# Conclusion about the dimension of C°(R)?

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1. Jul 12, 2017

### Rodrigo Schmidt

[mentor note: thread moved from Linear Algebra to here hence no homework template]

We have a linear map A:E→E, where E=C°(ℝ), the vector space of all continuous functions.
Let's suppose that Aƒ= x0 ƒ(t)dt.

By the Calculus Fundamental Theorem, d/dx(Aƒ) = ƒ, so we have a left inverse, which implies that ker(A)={0}.

Supposing that dim(E) is finite, by the rank-nullity theorem we have that im(A)=E . As a result of that:
(ƒ(x)=|x|) ∈ E ⇒ ƒ ∈ im(A)
⇒dƒ/dx ∈ E

But we know that ƒ's derivative is not continuous. So, supposing that dim(E) is finite lead us to a contradition (dƒ/dx ∈ E ∧ dƒ/dx ∉ E) therefore dim(E) must be infinite.

Is this argument valid? If not, could you guys point where does it fail? Thank you!

Last edited by a moderator: Jul 12, 2017
2. Jul 12, 2017

### Krylov

Note that the right-hand side is $(Af)(x)$, not $Af$.

The derivative is not even defined at $x = 0$.

Yes, it is valid, but it is quite convoluted. If you insist on doing it this way, I would prefer to say that you have found a linear operator $A$ that is injective but not surjective (the latter because $A$ maps into $C^1(\mathbb{R})$). This already implies infinite dimensionality of $E$, since on a finite dimensional space injectivity and surjectivity are equivalent for linear operators.

Of course, if you merely care to show that $E$ is infinite dimensional, it is more straightforward to identify an infinite linearly independent set.

3. Jul 12, 2017

### Rodrigo Schmidt

Thanks for the knowledge shared!
I hadn't tought that, that's, indeed, much simpler.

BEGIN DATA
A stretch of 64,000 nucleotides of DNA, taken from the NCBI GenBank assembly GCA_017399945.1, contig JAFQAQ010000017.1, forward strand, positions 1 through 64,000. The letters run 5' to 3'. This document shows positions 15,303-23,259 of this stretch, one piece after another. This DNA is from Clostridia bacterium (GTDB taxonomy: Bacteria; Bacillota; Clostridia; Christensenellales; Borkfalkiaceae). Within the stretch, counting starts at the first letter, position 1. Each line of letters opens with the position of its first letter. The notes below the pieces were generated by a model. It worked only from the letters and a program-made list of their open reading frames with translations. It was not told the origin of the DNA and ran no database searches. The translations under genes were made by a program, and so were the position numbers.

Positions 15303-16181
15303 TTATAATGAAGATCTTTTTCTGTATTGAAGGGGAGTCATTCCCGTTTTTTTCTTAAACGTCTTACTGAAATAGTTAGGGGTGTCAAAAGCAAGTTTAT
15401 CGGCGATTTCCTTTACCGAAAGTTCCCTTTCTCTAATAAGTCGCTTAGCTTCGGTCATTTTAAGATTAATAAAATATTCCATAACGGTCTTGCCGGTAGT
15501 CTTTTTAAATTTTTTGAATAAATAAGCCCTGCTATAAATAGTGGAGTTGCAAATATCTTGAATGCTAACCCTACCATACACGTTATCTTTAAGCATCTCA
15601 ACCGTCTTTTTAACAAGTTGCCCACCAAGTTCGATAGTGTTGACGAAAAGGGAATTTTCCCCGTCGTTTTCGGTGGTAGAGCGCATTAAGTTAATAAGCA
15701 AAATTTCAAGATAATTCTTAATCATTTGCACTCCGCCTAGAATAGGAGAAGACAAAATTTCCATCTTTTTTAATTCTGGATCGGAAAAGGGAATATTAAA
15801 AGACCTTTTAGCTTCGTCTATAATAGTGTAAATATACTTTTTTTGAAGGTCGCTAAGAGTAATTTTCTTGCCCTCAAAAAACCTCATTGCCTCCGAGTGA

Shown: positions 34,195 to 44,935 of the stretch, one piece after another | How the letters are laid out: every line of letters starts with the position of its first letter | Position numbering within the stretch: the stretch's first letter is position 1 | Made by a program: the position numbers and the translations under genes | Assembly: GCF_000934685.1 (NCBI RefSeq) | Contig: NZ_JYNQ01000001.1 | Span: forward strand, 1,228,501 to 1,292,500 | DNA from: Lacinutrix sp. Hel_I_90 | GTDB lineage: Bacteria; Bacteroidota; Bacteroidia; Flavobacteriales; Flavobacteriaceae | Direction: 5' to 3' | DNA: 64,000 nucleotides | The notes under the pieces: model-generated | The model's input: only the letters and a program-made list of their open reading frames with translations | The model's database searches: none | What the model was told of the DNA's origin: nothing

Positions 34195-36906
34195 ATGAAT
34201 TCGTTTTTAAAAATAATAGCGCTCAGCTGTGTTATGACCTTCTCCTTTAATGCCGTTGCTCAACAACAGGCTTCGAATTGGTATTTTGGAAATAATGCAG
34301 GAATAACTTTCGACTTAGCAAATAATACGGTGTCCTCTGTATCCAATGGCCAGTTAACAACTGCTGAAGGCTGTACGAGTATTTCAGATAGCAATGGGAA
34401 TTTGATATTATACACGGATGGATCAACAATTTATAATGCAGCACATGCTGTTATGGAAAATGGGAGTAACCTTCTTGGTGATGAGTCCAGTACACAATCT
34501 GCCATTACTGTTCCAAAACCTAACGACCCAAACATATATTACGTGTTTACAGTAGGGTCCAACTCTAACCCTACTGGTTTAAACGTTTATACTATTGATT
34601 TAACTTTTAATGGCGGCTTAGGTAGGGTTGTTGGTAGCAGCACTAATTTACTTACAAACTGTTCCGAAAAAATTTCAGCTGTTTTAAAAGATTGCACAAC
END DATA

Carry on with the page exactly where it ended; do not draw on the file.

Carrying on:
So the basis of the set of all polynomials would be enough?

4. Jul 12, 2017

### LCKurtz

The set of all polynomials is too large to be a basis for $C_0$, but $\{1,x,x^2,\dots\}$ would do.

5. Jul 12, 2017

### mathwonk

this is very nice, and shows a creative grasp of what you are learning. keep it up and you will eventually do some new research!

6. Jul 13, 2017

### Krylov

While I usually like the straightforward approach best (maybe this is one of the differences between a "pure" mathematician and an (aspiring) "applied" mathematician?), I gave it some thought and then came to the conclusion that I agree with you.

Just as an exercise, you could try to complete the direct approach as well. (You are almost there, anyway.)

7. Jul 13, 2017

### Rodrigo Schmidt

Hm, i see, but isn't that the basis of the set of all polynomials? So, by being a basis, that must be a linearly independent set, and it's also infinite, so that implies in the infinite dimensionality of C°(ℝ)?
That's where i want to get someday. Thanks for the inspiration!

8. Jul 13, 2017

### Krylov

I think that I and post #4 misunderstood you when you wrote
We (or I, at least) thought that here you asserted that the set of all polynomials itself is a basis for a linear subspace of $C^0(\mathbb{R})$, maybe because you wrote "the basis". However, from what you wrote afterwards (quoted at the top of this post), I get that you meant any (Hamel) basis for the linear space of all polyniomials. (For example, you can indeed use the canonical basis mentioned in post #4. By the way, I think there the $C_0$ was written by small mistake.)

Very good, as far as I can see, you are more than done.

Last edited: Jul 13, 2017
9. Jul 13, 2017

### Rodrigo Schmidt

Yeah, that's what i meant. Sorry if i wasn't clear enough! English is not my mother language so, mostly when writing about math and science, my texts can get a little confusing. I will try to be more specific in the next time.

Okay! Thanks for the support and knowledge shared!